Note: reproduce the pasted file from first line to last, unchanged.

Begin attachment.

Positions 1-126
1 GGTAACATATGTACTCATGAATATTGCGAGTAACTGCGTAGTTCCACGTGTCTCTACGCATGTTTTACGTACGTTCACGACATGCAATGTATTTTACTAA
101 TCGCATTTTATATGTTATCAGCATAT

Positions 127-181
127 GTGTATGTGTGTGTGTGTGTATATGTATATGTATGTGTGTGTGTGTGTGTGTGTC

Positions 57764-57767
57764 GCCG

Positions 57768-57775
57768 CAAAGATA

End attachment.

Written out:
Positions 1-126
1 GGTAACATATGTACTCATGAATATTGCGAGTAACTGCGTAGTTCCACGTGTCTCTACGCATGTTTTACGTACGTTCACGACATGCAATGTATTTTACTAA
101 TCGCATTTTATATGTTATCAGCATAT

Positions 127-181
127 GTGTATGTGTGTGTGTGTGTATATGTATATGTATGTGTGTGTGTGTGTGTGTGTC

Positions 57764-57767
57764 GCCG

Positions 57768-57775
57768 CAAAGATA